It has been said that every day, companies either gain market share or lose market share. When it is growing, there is more energy, enthusiasm and perhaps even a little sense of invincibility in an organization. When market share begins to wane, however, it creates a domino effect of problems. It can lead to finger-pointing, second-guessing and internal strife.
Consistently increasing market share takes diligence, creativity, and hard work. It also takes establishing and building a strong brand identity. But even that may not be enough if everyone is not on the same page in embracing that brand identity. After all, if your own team members either don’t understand or believe in your brand identity, how can you expect your customers to?
We’ve all experienced it. A solid, stable customer disappears because someone over-promised, under-delivered or failed to follow up. Often, a more senior member of the team will step in to do damage control. If they are successful at salvaging the relationship, it validates their position within the company. Perhaps, however, they just had a deeper understanding of your mission and brand identity.
If there is an internal disconnect with your brand identity, it is easy to see how customers and potential customers could experience that same confusion. Loss of market share is often the result.
An article published on SmartInsights and written by our CEO, Christine, addresses the dangers of this identity crisis and offers some examples of major companies who have gone through it. The article discusses how companies like Harley-Davidson, Apple, McDonald’s, and others have, or are working through, an identity crisis.
If market share is slipping, it may be time to pause, take stock and get creative. It could be time to reevaluate and sharpen your mission. It may be an opportunity for a rebrand.
New companies will often take days or weeks in developing a mission statement that describes their purpose and values. Once established, however, that mission may just become a series of words in a frame in the lobby. It is possible that your mission has become out of line with your market. That shift could be partly due to technology, the growing importance of convenience, or other trends.
Many organizations can benefit with a fresh look at their mission, starting with individual meetings with department heads. Using open-ended questions, these key people should be asked about how they view the mission of their department and how it differs from that of the organization. How do they perceive the role their department plays in the mind of consumers? What can or should they be doing to build more trust with customers and potential customers? You just may find a disconnect between departments that could create brand identity issues. You could discover your mission is outdated or not being communicated.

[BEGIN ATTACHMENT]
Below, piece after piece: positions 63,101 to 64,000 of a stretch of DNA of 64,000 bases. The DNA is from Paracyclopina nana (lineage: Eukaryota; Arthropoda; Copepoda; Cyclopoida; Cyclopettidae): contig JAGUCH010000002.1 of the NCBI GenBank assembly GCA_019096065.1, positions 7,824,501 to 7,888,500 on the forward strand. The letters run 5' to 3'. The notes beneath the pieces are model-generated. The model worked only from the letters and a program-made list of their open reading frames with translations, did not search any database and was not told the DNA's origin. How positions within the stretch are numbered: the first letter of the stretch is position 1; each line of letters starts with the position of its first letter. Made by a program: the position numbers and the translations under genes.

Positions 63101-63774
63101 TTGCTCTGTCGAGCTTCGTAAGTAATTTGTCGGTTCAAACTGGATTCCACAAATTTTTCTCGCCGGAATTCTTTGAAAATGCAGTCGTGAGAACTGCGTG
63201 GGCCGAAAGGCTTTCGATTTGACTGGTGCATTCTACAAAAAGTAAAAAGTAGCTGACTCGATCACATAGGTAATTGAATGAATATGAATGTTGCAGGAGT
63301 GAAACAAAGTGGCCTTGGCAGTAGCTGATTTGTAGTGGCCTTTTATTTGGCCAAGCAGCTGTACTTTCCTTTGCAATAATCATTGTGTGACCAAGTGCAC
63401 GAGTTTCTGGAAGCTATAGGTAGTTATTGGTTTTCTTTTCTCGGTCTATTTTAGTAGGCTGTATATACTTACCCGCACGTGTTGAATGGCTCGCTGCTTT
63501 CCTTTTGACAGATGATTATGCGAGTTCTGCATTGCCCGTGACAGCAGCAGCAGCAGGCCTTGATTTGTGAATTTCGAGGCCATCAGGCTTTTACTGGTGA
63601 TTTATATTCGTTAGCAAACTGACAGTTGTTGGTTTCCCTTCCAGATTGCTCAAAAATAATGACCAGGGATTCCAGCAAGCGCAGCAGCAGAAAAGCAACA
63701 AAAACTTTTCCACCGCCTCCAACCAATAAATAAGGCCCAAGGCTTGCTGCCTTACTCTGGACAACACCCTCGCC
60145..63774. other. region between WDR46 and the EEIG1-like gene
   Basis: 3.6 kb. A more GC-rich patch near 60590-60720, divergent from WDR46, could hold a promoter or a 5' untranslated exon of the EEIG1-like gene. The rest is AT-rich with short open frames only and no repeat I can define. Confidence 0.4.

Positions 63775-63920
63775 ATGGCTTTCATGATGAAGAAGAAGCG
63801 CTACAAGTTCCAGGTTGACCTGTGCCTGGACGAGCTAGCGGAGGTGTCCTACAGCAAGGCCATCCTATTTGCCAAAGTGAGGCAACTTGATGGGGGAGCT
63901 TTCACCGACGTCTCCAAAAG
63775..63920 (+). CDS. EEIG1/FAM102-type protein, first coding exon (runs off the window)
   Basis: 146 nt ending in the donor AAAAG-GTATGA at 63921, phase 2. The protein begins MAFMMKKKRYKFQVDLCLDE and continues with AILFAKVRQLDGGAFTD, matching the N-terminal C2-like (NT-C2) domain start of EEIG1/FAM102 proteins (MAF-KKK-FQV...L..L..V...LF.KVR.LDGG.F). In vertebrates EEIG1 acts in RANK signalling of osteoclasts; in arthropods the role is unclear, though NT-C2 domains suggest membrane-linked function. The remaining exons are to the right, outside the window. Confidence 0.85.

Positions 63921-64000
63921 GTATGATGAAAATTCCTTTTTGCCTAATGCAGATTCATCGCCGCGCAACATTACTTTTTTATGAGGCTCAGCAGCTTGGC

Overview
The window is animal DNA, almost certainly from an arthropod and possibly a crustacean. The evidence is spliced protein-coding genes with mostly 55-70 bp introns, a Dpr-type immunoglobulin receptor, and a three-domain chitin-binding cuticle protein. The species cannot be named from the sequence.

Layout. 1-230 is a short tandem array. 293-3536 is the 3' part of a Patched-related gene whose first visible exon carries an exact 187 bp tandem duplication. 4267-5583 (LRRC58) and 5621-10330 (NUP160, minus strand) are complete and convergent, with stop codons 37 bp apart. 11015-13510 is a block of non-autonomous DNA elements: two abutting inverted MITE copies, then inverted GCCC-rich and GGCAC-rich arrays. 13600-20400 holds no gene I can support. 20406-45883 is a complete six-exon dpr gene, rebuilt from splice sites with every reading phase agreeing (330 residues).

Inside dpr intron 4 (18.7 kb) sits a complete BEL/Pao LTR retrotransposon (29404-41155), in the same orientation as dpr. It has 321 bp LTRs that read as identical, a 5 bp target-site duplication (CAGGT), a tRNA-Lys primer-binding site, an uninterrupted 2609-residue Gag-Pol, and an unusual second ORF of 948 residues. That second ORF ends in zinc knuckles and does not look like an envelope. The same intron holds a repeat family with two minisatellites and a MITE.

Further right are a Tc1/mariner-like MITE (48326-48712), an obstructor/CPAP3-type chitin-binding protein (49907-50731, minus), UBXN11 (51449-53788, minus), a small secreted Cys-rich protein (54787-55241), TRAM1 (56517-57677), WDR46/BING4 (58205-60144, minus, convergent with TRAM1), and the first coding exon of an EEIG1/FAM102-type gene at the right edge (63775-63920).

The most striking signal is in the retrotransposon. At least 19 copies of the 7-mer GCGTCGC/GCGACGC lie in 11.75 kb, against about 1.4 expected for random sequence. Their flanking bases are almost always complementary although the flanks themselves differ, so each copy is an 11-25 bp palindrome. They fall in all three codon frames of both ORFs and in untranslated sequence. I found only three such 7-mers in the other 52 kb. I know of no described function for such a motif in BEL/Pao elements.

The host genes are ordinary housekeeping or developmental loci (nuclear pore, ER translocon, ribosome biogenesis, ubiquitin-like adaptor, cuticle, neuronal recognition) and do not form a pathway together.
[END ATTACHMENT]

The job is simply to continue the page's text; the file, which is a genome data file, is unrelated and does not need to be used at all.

Once you reestablish your purpose and values by refocusing your mission statement, its time to build the foundation of your rebrand. By once again enlisting the assistance of your department heads, you should identify your strengths. This will often naturally lead to uncovering weaknesses that need to be managed. Some key clients may be asked to offer their input. What are the misperceptions people have about your organization and how did they get those misperceptions? Who are your competitors and how does the market perceive them? Encourage those involved to be straightforward and honest with their thoughts.
Marketing isn’t done in a void. You have to consider opportunities and threats but it is most frequently best to build your rebrand from your strengths. When Kentucky Fried Chicken rebranded as KFC, it played to their strength: “chicken” while downplaying a weakness: “fried.” Since the official rebrand in 1991, KFC was more easily able to add menu items like hot wings, sandwiches, and grilled chicken.
Your marketing dream team could include a small group of creative people, those skilled in analytics and, of course, marketing. This is where outside professional assistance can be invaluable. This smaller team should work on what was discussed and discovered in revisiting your mission and strengths and weaknesses. They will want to include factors including competition and perceptions. Brainstorm how you want consumers to perceive you, how you can build more trust, and connect on a deeper level with them. Explore examples of other companies who have successfully rebranded. Discover how they looked at their organization from new angles and through fresh eyes.
Getting input from your best customers is an excellent idea on several levels. Asking their opinion is generally perceived as a sign of respect. They already value your product or service. It strengthens your bonds with them and they have a unique perspective from the “other side of the fence.” They will also likely become good ambassadors for your new brand.
Discuss the ideas your team has come up with, getting their feedback. This is also a good opportunity to do some “A-B” testing on multiple concepts.
It would be a rare situation where an organization couldn’t benefit from taking the above steps, even if it confirms you are close to, or on, the right path. It can provide energy, clarity and bring team members and departments together. It can create powerful, positive results for an organization who is losing market share and has either lost or outgrown its identity.
Yes, every day companies are losing market share or gaining market share. If you are not growing, it may be time to move forward with a rebrand.